In E. Galindo & J. Newton (Eds.), “Synergy at the crossroads” — Proceedings of the 39th annual conference of the North-American chapter of the International Group for the Psychology of Mathematics Education (Ch. 14 [Working groups], pp. 1497-1506). Indianapolis, IN: Hoosier Association of Mathematics Teacher Educators.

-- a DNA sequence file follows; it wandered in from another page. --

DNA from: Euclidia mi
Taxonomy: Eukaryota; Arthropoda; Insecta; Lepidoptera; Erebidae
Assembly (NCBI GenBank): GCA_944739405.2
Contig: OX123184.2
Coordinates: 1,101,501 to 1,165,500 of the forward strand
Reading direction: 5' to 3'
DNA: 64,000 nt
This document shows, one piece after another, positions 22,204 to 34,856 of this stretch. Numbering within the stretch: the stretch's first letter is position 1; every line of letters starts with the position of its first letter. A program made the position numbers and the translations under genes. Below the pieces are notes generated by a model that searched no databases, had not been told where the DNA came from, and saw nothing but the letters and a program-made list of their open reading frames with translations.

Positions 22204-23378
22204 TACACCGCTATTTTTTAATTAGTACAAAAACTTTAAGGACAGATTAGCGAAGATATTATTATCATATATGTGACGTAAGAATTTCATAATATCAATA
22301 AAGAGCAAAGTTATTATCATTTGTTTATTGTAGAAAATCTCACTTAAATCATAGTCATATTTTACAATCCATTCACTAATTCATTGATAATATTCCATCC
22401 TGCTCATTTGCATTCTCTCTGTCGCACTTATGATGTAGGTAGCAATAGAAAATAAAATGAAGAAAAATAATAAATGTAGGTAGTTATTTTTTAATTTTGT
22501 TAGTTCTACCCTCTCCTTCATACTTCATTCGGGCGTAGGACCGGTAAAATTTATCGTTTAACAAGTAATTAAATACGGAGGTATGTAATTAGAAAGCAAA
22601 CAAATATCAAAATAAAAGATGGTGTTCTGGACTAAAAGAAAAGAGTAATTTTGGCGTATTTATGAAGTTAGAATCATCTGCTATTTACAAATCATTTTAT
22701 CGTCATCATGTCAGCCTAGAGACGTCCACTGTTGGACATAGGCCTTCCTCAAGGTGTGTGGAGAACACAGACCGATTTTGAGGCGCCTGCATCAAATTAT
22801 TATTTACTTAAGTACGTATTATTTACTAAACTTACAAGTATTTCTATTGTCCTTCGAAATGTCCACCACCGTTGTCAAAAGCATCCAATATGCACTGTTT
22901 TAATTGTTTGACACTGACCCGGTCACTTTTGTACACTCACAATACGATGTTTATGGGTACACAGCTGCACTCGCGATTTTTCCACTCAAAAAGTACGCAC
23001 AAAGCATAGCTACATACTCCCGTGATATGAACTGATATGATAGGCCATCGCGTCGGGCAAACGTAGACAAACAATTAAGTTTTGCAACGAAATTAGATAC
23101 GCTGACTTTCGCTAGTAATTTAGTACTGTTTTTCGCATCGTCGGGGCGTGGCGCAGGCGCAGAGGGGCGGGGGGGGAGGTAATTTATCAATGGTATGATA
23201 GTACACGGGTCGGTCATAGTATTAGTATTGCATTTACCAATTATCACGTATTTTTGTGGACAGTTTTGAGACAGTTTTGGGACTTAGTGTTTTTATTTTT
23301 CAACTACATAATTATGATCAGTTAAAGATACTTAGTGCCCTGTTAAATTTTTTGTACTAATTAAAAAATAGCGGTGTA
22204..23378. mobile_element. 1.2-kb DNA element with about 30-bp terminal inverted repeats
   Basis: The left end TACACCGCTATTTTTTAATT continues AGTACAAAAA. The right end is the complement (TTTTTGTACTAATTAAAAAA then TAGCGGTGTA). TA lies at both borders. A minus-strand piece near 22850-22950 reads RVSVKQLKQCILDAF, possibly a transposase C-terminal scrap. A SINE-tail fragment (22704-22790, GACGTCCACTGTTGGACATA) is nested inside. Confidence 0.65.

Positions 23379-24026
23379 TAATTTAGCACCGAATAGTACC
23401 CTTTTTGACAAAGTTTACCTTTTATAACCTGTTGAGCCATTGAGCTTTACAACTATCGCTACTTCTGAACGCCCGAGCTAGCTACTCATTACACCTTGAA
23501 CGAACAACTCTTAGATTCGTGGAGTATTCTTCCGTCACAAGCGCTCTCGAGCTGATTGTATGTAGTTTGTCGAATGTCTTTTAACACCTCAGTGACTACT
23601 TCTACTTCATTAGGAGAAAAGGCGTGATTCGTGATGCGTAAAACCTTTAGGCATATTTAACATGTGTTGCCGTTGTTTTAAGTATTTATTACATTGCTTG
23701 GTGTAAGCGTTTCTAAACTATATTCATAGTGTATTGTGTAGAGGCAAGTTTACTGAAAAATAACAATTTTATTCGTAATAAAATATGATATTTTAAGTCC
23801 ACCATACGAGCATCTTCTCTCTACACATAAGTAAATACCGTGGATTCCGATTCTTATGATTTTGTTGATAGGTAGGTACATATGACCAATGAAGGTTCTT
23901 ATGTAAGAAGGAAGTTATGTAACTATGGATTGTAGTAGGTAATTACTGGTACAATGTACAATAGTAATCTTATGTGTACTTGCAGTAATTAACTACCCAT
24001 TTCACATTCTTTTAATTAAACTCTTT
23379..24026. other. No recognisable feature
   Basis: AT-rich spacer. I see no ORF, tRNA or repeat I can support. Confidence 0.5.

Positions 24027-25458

Embodied cognition is growing in theoretical importance and as a driving set of design principles for curriculum activities and technology innovations for mathematics education. The central aim of the EMIC (Embodied Mathematical Imagination and Cognition) Working Group is to attract engaged and inspired colleagues into a growing community of discourse around theoretical, technological, and methodological developments for advancing the study of embodied cognition for mathematics education. A thriving, informed, and interconnected community of scholars organized around embodied mathematical cognition will broaden the range of activities, practices, and emerging technologies that count as mathematical. EMIC builds upon our 2015 and 2016 working groups with a specific focus on examining the embodied nature of mathematical collaboration. In particular, we view collaboration as a type of crossroad that brings together people and artifacts, from which EMIC communication and activities can emerge.